The biggest event in the gaming calendar is always E3, the gaming show held in Los Angeles annually. This year’s E3 did not disappoint. Microsoft…
The biggest event in the gaming calendar is always E3, the gaming show held in Los Angeles annually. This year’s E3 did not disappoint. Microsoft and Sony wowed audiences with hordes of new details of their upcoming consoles. The Xbox One and Playstation 4 are set to launch on November 22nd and 29th respectively. The launch price for the Xbox One is £429, with the Playstation 4 coming in £70 cheaper at £349. At times like these, fans of a particular brand like to pick apart everything about their rival console. Unfortunately, Microsoft gave them a lot of fodder.
While the ideas behind the Xbox One’s controversial policy changes are innovative, MS barely even mentioned their reasoning and instead worried many gamers with talk of stricter DRM (Digital Rights Management) involving the console requiring a constant internet connection to function and a harsh cutback on the viability of used games sales. Understandably, a vocal portion of the gaming community reacted badly to this news and, in an unexpected move; Microsoft later announced that many of these new functions would be reversed with a day one software patch. A victory for video game enthusiasts?
Not necessarily. What Microsoft failed to emphasise about their stricter control of used games sales was that they’re aiming to adopt a system not unlike Steam, the most popular digital distribution platform for PC, Mac & Linux gaming. The main idea was to associate all of your purchases to your account. This allowed you to, for example, go to a friends house, sign in and have access to every game you own, not just the ones on your Xbox account or the ones you remembered to bring the disc for. The boxed copies of games themselves should be thought of more as a distribution system for this digital content, to save time and bandwidth for the bulky downloads. However, due to their lack of explanation, Microsoft eventually went back on this plan after a large fan backlash and will instead allow game trade-ins pretty much as before.
Microsoft made a big deal over their expansion of the Xbox Live server capabilities. From a current total of around 15,000 servers powering the service, the Xbox One will have up to 300,000 servers. This is approximately equivalent to the processing power of the entire world in 1999 and has cost Microsoft a reported $700 million to implement, perhaps explaining the higher price point on the Xbox One. They explained in a closed doors press conference at E3 through Engineering Manager Jeff Henshaw some of the potential applications of this power previously unheard-of in the current generation.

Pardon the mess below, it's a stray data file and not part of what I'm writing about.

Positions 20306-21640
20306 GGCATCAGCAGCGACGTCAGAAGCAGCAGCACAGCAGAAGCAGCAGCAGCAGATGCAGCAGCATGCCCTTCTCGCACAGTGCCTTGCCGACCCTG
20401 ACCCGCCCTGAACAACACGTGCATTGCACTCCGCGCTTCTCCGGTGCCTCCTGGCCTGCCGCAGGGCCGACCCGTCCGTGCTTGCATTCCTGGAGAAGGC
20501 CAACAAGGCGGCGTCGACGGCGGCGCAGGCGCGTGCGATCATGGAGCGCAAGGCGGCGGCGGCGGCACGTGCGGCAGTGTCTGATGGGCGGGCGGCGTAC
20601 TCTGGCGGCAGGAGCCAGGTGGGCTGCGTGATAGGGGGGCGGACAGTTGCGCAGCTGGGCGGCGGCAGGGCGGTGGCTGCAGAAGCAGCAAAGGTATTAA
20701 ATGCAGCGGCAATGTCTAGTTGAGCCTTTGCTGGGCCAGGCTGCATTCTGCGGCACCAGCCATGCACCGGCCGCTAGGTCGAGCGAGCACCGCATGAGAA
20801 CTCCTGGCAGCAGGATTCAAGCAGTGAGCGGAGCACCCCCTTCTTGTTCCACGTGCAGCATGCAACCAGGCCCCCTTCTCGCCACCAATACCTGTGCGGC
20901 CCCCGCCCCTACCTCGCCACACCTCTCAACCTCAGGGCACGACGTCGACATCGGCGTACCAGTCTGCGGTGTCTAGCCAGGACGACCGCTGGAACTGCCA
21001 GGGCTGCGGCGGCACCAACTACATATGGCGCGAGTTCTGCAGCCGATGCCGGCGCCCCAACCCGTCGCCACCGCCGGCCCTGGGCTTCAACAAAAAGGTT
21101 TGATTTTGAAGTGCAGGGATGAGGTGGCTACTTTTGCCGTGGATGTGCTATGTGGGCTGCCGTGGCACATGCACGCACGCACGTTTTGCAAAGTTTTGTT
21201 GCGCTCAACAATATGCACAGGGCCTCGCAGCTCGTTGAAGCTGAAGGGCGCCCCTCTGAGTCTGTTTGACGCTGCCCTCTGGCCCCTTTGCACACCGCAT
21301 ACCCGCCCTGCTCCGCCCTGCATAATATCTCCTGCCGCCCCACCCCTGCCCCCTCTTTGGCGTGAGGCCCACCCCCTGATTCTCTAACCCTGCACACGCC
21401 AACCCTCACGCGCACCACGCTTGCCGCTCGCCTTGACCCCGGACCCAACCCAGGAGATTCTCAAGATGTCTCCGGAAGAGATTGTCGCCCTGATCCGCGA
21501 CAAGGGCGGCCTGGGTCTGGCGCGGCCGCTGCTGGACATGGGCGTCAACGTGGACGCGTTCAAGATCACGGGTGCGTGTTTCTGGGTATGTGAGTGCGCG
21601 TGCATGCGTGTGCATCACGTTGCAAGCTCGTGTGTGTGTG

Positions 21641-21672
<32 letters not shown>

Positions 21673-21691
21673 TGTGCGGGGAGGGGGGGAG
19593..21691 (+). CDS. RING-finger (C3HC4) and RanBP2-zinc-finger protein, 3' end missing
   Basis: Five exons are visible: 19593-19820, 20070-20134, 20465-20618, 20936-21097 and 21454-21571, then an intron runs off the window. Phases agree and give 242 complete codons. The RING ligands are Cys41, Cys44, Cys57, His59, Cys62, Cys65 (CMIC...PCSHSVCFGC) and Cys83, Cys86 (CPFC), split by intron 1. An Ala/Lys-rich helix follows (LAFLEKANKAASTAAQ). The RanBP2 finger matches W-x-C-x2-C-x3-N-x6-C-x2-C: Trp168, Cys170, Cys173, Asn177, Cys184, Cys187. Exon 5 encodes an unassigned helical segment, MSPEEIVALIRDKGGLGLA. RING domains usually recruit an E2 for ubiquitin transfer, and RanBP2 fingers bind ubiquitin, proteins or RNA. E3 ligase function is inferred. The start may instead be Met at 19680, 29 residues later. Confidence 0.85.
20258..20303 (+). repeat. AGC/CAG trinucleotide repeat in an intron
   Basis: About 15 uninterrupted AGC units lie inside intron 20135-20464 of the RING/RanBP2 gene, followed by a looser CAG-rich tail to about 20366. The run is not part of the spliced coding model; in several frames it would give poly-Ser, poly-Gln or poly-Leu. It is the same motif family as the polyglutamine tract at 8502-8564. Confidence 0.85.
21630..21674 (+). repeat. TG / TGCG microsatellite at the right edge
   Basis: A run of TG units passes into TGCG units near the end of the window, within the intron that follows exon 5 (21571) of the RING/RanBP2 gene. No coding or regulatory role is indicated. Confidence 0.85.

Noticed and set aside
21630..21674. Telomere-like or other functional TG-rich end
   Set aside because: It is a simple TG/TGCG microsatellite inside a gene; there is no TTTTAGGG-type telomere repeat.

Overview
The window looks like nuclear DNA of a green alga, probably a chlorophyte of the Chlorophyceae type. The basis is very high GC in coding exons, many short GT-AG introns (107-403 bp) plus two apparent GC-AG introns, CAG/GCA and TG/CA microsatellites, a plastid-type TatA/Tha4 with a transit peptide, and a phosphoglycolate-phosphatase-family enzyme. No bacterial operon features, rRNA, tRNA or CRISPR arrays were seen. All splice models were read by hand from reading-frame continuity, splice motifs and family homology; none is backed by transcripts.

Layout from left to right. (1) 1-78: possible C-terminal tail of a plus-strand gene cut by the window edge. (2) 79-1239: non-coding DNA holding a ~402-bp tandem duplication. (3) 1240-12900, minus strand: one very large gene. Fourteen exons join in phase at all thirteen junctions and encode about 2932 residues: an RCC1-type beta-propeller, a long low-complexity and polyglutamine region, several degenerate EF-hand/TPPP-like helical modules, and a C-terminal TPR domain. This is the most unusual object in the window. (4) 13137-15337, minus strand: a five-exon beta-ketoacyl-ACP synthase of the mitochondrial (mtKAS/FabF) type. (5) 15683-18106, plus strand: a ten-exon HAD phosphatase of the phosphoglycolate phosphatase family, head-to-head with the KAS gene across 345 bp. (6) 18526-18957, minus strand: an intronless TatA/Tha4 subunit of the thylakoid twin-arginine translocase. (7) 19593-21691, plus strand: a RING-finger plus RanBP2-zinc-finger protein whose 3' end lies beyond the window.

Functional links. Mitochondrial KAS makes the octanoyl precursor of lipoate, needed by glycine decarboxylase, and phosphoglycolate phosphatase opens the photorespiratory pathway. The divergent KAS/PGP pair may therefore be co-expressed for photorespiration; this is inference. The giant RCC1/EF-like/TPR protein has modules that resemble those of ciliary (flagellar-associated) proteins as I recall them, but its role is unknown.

Mr Henshaw demonstrated this with an asteroid demo, and not the classic arcade game. Using data from NASA, engineers at Microsoft created a model of every single celestial body in our solar system. This tracked their trajectory and orbital position accurately, and even included everything approximately 30,000 light-years outside the system. This, Jeff explained, was being run on a single Xbox One unit. He zoomed in on a section of space between Mars and Jupiter containing about 40,000 asteroids. He elaborated that they “crammed the horsepower of ten 360s into this one elegant design that lets us do computationally insanely complex operations”. However, using the power of the cloud that every Xbox One will be able to utilise, the model generated a further 290,000 asteroids.
Now, this is a simple example and definitely just a demo for the benefit of the media invited to attend so all claims should be taken with a pinch of salt, but the implications of this setup are powerful. As has been pointed out several times, the Playstaion 4 seems, on paper at least, the more powerful system. However, with the power of the cloud the Xbox One would have a clear advantage. And how did Microsoft choose to tell the general public of this? By stating that they’re enforcing an “always-online” policy that meant the console would have to connect to the internet once every 24 hours to function, and some games would require constant connectivity, without explaining why.
However, shortly after E3 then-head of Xbox Don Mattrick released a statement on the Xbox blog saying: “An internet connection will not be required to play offline Xbox One games – After a one-time system set-up with a new Xbox One, you can play any disc based game without ever connecting online again. There is no 24 hour connection requirement and you can take your Xbox One anywhere you want and play your games, just like on Xbox 360. Trade-in, lend, resell, gift, and rent disc based games just like you do today – There will be no limitations to using and sharing games, it will work just as it does today on Xbox 360.” The one-time system set-up he refers to is a day-one patch that almost certainly has many engineers at Microsoft groaning at having to completely undo all of their hard work before the console even ships. The bottom line is that barring the initial installation, the Xbox One will no longer need to be connected to the internet, nor will it police your used games.